There is a string of violent jealousy seen throughout Scripture.  It caused the first murder when Cain despised God’s acceptance of his brother’s offering.  Sarah sent away her handmaiden because Hagar could bear children while Sarah could not.  Joseph’s brothers saw he was their father’s favorite, so they threw him in a pit and sold him as a slave.  Jesus was more loving, powerful, and popular than the chief priests, so they envied Him and plotted His betrayal and crucifixion.

 

You don’t usually get jealous of disconnected strangers.  The ones you’re tempted to jealous of are primarily in the same arena with you.  They work in your office, play in your league, run in your circles … or live in your house.  Yes, if you aren’t careful, jealousy can also infect your marriage.

 

When you were married, you were given the role of becoming your spouse’s biggest cheerleader and the captain of his or her fan club.  Both of you become one and were to share in the enjoyment of the other.  But if selfishness rules, any good thing happening to only one of you can be a catalyst for envy rather than congratulations.

 

He may enjoy golf on the weekend while she stays home cleaning the house.  He boasts to her about shooting a great score and she feels like shooting him.

 

Or perhaps she is constantly invited to go out with friends while he is left home with the dog.  If he’s not careful, he can resent her popularity.

 

Because love is not selfish and puts other first, it refuses to let jealousy in.  It leads you to celebrate the successes of your spouse rather than resenting them.  A loving husband doesn’t mind his wife being better at something, having more fun, or getting more applause.  He sees her as completing him, not competing with him.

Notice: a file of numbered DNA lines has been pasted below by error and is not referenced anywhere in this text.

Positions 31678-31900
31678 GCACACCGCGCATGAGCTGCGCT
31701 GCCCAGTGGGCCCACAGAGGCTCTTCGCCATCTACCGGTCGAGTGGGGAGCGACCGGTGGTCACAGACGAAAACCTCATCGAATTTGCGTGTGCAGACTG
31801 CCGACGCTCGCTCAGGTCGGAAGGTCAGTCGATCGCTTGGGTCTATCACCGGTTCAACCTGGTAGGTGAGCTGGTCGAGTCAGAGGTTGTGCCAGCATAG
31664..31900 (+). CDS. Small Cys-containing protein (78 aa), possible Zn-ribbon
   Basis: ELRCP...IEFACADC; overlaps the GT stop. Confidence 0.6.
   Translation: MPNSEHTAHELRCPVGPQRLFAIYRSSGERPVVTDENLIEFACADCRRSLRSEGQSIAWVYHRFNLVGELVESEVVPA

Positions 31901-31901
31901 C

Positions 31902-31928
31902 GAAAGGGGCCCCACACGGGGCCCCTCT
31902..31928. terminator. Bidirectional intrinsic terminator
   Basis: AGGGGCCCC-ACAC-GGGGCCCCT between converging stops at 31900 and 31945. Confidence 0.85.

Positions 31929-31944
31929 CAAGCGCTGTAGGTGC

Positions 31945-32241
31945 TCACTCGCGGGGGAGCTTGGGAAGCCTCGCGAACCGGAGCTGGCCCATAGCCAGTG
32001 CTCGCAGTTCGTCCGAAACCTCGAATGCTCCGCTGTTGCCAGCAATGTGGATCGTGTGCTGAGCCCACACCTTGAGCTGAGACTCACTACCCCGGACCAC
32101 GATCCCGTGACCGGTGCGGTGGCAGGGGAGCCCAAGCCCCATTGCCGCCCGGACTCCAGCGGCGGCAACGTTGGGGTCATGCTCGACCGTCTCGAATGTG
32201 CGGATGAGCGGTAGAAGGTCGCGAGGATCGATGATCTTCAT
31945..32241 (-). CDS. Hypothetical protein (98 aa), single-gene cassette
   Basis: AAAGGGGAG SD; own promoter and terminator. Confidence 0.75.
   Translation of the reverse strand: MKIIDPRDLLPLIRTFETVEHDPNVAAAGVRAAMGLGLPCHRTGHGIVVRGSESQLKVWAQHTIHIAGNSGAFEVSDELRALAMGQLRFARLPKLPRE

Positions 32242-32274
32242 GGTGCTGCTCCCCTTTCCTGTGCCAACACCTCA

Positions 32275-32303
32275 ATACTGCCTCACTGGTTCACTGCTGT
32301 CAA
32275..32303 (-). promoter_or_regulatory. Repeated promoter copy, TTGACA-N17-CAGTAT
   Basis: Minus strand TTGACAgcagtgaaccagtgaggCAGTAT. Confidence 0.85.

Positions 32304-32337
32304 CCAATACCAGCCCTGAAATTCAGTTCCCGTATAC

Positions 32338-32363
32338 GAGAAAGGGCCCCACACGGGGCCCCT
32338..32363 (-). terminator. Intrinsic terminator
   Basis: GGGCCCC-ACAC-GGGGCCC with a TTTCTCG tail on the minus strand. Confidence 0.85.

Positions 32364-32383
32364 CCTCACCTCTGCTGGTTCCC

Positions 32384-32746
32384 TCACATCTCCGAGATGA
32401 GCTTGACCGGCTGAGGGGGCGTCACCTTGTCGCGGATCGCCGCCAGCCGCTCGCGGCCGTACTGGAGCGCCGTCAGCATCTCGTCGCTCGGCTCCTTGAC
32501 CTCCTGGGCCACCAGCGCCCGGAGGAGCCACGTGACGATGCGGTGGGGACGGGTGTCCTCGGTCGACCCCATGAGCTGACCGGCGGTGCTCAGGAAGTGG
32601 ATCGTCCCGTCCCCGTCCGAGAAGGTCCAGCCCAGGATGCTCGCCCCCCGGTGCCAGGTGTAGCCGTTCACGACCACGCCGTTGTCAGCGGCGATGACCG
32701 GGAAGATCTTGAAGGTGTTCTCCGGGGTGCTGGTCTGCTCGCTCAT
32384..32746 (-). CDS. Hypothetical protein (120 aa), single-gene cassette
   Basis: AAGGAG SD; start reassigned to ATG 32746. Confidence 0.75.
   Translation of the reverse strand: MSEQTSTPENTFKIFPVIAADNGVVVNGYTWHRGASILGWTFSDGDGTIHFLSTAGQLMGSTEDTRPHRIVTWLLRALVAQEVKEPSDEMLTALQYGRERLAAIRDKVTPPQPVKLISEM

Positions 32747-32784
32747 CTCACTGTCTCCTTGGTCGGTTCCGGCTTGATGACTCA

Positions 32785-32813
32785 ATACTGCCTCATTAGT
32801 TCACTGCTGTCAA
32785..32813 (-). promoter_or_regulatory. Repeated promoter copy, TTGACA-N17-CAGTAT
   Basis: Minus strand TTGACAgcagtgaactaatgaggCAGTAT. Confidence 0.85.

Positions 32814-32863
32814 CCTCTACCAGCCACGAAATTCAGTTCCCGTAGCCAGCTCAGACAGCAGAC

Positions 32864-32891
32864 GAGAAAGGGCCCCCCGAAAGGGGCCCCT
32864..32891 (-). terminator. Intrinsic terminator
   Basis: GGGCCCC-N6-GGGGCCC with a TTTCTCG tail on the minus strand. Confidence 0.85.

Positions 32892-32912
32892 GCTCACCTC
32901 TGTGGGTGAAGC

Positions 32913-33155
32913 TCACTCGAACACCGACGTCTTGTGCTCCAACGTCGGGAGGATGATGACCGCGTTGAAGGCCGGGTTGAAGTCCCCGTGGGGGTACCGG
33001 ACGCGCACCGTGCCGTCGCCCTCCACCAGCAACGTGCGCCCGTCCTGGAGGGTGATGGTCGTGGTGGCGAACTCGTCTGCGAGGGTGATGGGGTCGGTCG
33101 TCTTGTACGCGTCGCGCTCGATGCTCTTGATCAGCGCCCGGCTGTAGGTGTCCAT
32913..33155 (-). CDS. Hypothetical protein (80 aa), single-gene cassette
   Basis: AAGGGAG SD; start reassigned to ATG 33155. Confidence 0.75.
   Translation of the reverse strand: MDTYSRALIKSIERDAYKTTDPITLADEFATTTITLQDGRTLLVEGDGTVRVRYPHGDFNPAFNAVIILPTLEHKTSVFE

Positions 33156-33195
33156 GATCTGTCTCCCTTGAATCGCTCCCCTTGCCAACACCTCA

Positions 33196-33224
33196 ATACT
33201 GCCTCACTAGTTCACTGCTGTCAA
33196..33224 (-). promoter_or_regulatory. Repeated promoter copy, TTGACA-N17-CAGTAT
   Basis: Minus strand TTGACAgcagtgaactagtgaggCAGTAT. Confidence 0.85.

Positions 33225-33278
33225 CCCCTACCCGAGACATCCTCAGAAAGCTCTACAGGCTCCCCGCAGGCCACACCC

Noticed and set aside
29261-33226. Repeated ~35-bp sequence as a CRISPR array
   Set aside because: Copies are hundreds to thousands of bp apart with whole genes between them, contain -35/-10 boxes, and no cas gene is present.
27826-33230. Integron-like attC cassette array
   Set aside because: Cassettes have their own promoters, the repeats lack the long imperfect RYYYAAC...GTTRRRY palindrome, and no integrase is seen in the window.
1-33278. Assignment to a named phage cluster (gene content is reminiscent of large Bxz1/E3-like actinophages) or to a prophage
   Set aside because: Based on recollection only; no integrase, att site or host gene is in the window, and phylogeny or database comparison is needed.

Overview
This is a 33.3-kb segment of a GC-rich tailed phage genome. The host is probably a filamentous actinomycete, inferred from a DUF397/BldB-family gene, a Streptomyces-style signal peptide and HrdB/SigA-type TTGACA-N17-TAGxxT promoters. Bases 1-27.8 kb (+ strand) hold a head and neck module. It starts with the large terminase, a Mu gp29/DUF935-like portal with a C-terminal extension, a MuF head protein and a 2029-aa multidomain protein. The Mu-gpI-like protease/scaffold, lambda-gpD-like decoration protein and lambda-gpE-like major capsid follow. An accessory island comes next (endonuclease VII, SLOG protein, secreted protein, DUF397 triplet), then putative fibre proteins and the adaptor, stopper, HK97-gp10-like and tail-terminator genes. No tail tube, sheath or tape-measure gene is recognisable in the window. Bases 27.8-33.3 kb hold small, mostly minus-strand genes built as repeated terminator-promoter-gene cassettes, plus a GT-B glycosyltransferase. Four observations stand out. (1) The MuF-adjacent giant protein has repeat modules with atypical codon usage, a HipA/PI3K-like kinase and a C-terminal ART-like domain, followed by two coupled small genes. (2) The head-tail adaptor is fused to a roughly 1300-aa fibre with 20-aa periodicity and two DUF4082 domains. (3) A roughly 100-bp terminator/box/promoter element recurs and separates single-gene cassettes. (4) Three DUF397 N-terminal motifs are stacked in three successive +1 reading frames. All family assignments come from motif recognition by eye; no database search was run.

When he receives praise, he publicly thanks her for her support in aiding his own success.  He refuses to brag in such a way that may cause her to resent him.  A loving wife will be the first to cheer for her man when he wins.  She does not compare her weaknesses to his strengths.  She throws a celebration, not a pity party.

 

It is time to let love, humility, and gratefulness destroy any jealousy that springs up in your heart.  It’s time to let your mate’s successes draw you closer together and give you greater opportunities to show genuine love.

 

 

Today’s Dare

 

Determine to become your spouse’s biggest fan and to reject any thoughts of jealousy.  To help set your heart on your spouse and focus on their achievements, take yesterday’s list of negative attributes and discreetly burn it.  Then share with your spouse how glad you are about a success he or she recently enjoyed.

 

 

Rejoice with those who rejoice, and weep with those who weep.  (Romans 12:15)

Click here to buy a copy of The Love Dare book.  

Click here for a free online journal for the full 40 day challenge.

 

 

Material taken from The Love Dare by Stephen and Alex Kendrick, copyright © 2009 by B&H Publishing Group. Used by permission. Unauthorized reproduction in any format is strictly prohibited by law.